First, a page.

Any yard-sale addict will tell you the key to quality finds is location, location, location. So it’s no surprise that Main Line-fed Bryn Mawr Thrift Shop is a hotbed of sweet deals. Think barely used mahogany desks, well-maintained antiques, and scads of sturdy chairs and end tables. We especially love the bric-a-brac basement floor, where you can find whole sets of plates and wineglasses, plus plenty of quirky conversation pieces. Insider Tip: While you browse, be sure to turn over the item tickets; if the backing matches one of the two designated discount colors of the week, your pick is half price.


118 North 3rd Street, 215-922-2002; minima.us

Best for: Contemporary designer seating (and other designer pieces).

Minima stocks the real versions of those designer pieces you thought you could only find in New York, like Tulip lounge chairs by Pierre Paulin or Caboche suspension lamps by Patricia Urquiola for Foscarini — the ones that other stores are imitating. And the Old City showroom is certainly minimalist chic, which seems to make each piece a little more precious and a little less overwhelming. Insider tip: For $150 an hour, a Minima designer will come to your home and suggest a few pieces to remake or reinforce your look. The fee is then credited toward purchases.


2206 South Columbus Boulevard, 215-551-4532; 400 Alan Wood Road, Conshohocken, 610-834-1520; ikea.com

Best for: Bargain furniture with a designer look.

Ikea’s no hidden secret — but it is the kind of mainstream guilty pleasure that never lets us down. No, the wares aren’t vintage or one-of-a-kind, but when you’re on a budget and need something that looks hipper than that flowery old couch Mom has been offering you for the past five years, you’ll find something newer — and infinitely cooler — here. Request the brand-new 2007 catalog at ikea.com, or browse the online version. Insider tip: Plan your space and pick some favorite pieces by downloading Ikea’s Home Planner, a computer program that lets you select and place virtual furniture to create a 3D room layout.

Architectural Antiques Exchange

715 North 2nd Street, 215-922-3669; architecturalantiques.com

Best for: Big, dramatic vintage pieces.

This 30,000-square-foot Northern Liberties warehouse holds three floors of “architectural” antiques — think less knickknacks and more huge doors, mirrors, stained-glass windows, mantels, etc. The collection here dates from the late 1700s all the way through the 1930s, with special emphasis on beautiful and rare Victorian and Gothic pieces. With so much to see, you could spend a whole afternoon here just for the sake of that creaky-stairs, hunting-through-Grandma’s-attic feeling. Insider Tip: Bring the truck. Most of the items here are as large and unwieldy as they are old and fabulous.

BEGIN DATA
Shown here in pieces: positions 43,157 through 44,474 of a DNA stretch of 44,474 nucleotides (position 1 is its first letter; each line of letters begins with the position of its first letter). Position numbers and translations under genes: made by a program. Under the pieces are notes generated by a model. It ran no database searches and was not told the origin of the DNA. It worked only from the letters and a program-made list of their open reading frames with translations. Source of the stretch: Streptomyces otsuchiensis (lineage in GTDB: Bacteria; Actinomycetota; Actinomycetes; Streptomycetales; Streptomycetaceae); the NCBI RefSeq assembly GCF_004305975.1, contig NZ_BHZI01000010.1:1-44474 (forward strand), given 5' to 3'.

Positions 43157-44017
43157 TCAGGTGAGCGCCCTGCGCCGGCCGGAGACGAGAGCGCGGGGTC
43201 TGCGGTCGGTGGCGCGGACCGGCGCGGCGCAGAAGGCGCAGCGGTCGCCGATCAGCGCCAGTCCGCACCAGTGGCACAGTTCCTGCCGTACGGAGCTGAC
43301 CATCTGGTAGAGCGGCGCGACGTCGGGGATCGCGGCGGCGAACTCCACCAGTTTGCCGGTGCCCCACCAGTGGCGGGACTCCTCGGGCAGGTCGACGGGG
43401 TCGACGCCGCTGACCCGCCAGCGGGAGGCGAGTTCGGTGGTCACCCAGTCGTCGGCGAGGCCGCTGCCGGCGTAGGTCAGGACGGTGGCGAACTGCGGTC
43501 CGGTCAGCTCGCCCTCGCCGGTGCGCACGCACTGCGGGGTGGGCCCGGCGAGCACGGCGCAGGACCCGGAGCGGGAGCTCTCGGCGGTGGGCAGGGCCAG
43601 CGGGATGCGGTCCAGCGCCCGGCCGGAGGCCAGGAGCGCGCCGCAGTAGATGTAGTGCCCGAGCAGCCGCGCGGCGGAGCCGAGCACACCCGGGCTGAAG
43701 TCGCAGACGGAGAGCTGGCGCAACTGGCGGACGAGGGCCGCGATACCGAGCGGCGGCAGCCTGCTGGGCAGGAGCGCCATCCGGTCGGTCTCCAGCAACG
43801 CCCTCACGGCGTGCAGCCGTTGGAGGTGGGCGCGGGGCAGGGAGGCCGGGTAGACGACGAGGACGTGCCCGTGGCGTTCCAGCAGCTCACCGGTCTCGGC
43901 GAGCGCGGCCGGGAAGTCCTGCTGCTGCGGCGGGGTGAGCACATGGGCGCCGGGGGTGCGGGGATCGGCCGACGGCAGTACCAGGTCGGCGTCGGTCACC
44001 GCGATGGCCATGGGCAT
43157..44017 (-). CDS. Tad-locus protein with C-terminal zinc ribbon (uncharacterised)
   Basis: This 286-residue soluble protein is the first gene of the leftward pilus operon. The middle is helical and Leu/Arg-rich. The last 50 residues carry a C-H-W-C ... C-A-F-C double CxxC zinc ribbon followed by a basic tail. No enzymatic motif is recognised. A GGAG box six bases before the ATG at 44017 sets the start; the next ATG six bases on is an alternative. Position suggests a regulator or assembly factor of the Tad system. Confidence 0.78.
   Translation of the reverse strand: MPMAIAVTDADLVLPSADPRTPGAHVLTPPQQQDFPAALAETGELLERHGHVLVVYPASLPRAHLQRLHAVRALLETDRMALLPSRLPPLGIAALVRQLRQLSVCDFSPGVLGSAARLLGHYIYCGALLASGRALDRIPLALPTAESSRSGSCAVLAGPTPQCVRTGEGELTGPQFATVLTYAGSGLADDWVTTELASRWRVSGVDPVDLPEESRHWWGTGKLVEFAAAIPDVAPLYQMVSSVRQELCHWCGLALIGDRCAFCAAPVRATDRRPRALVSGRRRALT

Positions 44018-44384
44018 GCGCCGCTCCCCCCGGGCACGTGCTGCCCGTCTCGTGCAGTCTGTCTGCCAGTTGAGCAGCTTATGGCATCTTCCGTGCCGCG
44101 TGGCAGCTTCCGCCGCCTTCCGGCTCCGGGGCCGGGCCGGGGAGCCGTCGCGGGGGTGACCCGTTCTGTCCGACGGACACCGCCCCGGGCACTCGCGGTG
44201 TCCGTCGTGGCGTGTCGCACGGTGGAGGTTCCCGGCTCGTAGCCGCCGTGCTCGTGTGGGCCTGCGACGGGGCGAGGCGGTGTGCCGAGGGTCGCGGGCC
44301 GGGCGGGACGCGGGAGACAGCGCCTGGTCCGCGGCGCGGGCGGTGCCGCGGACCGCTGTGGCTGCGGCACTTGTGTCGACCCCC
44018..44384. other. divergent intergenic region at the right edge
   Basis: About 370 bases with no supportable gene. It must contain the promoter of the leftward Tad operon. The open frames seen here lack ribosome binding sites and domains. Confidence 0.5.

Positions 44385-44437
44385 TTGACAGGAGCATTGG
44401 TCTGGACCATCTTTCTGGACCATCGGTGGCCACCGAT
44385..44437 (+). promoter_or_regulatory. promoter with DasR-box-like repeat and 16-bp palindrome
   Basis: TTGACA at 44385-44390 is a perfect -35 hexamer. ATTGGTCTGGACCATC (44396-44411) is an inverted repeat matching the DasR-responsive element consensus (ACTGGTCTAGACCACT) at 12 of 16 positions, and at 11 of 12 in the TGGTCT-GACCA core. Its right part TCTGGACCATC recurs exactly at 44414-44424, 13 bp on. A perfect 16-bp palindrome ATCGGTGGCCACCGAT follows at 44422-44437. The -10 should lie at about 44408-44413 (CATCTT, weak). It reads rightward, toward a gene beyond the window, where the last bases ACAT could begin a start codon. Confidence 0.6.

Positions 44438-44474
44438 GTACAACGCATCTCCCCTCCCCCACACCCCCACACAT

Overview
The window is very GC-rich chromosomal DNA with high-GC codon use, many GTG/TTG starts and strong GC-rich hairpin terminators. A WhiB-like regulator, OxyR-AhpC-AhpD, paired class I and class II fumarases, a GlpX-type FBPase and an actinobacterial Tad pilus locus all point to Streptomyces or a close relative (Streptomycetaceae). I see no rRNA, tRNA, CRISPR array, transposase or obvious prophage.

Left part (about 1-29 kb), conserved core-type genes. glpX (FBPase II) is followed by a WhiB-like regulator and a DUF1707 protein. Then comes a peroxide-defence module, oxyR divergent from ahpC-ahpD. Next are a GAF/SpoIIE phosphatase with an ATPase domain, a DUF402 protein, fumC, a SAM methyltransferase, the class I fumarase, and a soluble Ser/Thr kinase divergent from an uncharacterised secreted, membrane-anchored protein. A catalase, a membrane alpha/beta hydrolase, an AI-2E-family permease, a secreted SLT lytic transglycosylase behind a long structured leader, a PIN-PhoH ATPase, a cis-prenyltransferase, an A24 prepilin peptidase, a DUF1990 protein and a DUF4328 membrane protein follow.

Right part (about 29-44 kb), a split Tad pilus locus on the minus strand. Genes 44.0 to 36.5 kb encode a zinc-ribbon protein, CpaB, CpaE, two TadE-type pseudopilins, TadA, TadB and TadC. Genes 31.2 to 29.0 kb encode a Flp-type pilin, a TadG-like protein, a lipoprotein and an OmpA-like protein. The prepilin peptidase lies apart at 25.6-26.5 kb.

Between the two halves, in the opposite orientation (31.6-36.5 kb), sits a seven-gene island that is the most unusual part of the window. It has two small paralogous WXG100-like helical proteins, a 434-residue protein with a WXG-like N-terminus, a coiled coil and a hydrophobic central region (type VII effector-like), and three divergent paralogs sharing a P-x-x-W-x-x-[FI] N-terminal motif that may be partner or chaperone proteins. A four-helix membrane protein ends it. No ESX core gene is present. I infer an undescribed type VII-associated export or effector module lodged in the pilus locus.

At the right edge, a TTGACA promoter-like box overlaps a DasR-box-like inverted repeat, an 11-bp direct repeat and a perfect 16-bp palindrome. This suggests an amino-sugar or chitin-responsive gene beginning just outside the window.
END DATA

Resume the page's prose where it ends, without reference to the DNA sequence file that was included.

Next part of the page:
The People’s Store

28 North Union Street, Lambertville; 609-397-9808

Best for: Couches, dining room tables, chests and dressers in excellent condition.

An impeccably edited and neatly organized array of antique furniture, jewelry, clothes and collectibles fills the three stories of the People’s Store. Make sure to explore beyond the entry-level floor: Upstairs, you’ll find original framed drawings, paintings, photos, and maps; downstairs, don’t miss the book collection, with its changing assortment of hardcover Hardy Boys and kitschy ’60s cookbooks. Insider tip: As signs around the store advise, be sure to bring help when you come to pick up large pieces; the People’s Store doesn’t deliver.

Bruges Home

323 Race Street, 215-922-6041; brugeshome.com.

Best for: High-end, unique pieces with an organic look.

Maybe it’s the pretty blue walls, the sweet-smelling bath rocks, and the tables and lamps that incorporate natural driftwood — or maybe it’s just owner and Dallas transplant Ed Gray’s not-from-around-here friendliness. Something about just-opened Bruges makes it feel like an oasis in the middle of Old City. The furniture and accessories are arranged so neatly and naturally, you’ll feel less like you’re in a shop and more like you’ve been invited into Gray’s home and might just stay awhile. Insider tip: Ask about the custom-made mirrors framed in wide strips of tin from the roof of the old Civic Center.

Ethnics Furniture

928 Pine Street, 215-925-3305; ethnicsfurniture.com

Best for: Affordable wood furniture.